They dont allow linking to Lyle's site. So youll just have to google the article series 'why the US sucks at Olympic Lifting' to find the series.


#16

Great stuff guys!

I love to read and talk training - especially powerlifting and O-lifting.

Koing,

I agree with you, completely. Strength is extremely important when it comes to O-lifting. Many athletes tend to overlook it. When combined with O-lifts, technique training, etc. I believe that you'll build the efficient athlete.

Also, it's in my own personal opinion the reactive ability training ("plyos") would benefit a O-lifter (as it would most any athlete if implemented properly), but, I would not expect you to agree, as I'm sure you've become successful following your own style of training.

SeafordXc08,

Our best lifters are the ones that start late. Most North Americans don't 'discover' O-lifting until their primary sport comes to an end (ie: College football, get tired of powerlifting, etc.) than the good athletes train and become 'average'.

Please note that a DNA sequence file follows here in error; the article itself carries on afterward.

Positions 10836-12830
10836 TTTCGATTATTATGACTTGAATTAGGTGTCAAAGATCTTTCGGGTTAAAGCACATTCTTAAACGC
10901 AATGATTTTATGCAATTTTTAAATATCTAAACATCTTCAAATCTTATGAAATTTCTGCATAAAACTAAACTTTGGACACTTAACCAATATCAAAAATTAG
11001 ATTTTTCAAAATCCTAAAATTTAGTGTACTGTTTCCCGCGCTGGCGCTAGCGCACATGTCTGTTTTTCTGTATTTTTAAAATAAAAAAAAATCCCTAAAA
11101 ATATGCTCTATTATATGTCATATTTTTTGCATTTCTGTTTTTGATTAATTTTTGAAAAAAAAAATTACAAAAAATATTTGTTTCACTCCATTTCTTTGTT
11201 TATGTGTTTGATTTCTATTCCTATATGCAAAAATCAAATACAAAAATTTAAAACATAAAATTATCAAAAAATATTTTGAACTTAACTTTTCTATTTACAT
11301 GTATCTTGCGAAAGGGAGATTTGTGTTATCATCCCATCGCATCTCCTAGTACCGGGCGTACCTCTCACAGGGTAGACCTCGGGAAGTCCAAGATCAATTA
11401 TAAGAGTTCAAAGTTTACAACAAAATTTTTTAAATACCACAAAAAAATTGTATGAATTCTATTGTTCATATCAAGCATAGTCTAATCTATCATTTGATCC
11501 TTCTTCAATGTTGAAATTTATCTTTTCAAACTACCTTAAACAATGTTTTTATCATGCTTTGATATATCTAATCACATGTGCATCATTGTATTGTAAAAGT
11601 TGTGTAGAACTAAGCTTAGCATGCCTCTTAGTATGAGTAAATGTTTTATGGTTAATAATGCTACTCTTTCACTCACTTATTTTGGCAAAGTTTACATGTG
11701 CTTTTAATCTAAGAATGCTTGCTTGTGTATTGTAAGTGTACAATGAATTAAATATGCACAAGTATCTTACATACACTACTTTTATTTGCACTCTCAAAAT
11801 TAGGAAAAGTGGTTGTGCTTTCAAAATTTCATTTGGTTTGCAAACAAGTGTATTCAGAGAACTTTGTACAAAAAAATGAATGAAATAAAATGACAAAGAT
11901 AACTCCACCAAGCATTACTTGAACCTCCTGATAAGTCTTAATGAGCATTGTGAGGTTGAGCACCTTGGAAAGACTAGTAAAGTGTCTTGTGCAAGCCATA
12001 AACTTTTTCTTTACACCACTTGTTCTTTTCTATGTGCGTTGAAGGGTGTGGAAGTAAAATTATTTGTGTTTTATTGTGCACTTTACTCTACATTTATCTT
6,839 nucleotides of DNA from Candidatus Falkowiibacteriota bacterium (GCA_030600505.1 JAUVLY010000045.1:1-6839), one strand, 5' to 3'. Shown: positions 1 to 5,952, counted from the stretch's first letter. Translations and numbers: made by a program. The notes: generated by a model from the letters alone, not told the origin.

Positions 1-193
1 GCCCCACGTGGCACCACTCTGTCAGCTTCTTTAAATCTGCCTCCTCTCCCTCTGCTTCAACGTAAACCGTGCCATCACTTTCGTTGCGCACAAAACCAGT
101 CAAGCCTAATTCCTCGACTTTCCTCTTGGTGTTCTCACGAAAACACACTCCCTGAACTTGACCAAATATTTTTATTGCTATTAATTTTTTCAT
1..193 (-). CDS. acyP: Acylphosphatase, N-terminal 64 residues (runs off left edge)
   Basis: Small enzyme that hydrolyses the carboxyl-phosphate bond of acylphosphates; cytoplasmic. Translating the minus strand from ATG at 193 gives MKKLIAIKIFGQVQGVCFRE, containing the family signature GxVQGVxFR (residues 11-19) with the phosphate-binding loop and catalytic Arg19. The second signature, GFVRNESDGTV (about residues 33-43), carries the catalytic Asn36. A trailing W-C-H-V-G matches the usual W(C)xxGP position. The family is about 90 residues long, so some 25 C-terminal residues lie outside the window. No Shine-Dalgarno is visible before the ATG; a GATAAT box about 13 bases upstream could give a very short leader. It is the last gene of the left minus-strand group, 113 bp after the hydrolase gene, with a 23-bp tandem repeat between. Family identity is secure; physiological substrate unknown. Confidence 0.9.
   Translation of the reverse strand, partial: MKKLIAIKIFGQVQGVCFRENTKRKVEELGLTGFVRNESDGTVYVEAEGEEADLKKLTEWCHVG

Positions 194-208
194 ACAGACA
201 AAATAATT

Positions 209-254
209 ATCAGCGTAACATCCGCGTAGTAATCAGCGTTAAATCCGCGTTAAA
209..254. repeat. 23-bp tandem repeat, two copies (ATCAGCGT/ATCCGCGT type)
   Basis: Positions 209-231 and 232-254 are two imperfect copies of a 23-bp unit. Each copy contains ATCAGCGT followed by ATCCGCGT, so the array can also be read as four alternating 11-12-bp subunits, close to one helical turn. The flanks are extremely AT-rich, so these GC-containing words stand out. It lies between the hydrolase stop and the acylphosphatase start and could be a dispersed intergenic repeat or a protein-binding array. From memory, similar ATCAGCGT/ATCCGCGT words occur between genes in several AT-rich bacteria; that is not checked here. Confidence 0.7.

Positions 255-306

I wish that we could implement a training program to start athletes at a young age and teach them proper technique, movement training, etc. and when their bodies are prepared, start general training (heavy strength training for example).

Thanks,
G.


#17

I just looked at the Canadian Weightlifting Associations website and it looks like it it was created around the time the first computer was.....

Regardless, In this day and age where every other sport is developing a LTAD Strategic plan there must be some country somewhere that at least has a fundamental structure somewhere laid out for athlete development for the sport of weightlifting (Russia perhaps)?

From my standpoint being involved previously as an elite amateur athlete in sport and working in the sport admin field that an LTAD plan for weightlifting applied to youth would have the opportunity to be adopted(or at least parts) into other sport programs as the athletes grow. If they choose to go into a different sport so be it, however when their playing career is finished they could always have that base of good form and proper training to fall back upon.

A lot of rhetorical questions in that statement I think, but just what I think I think haha!

Cheers!


#18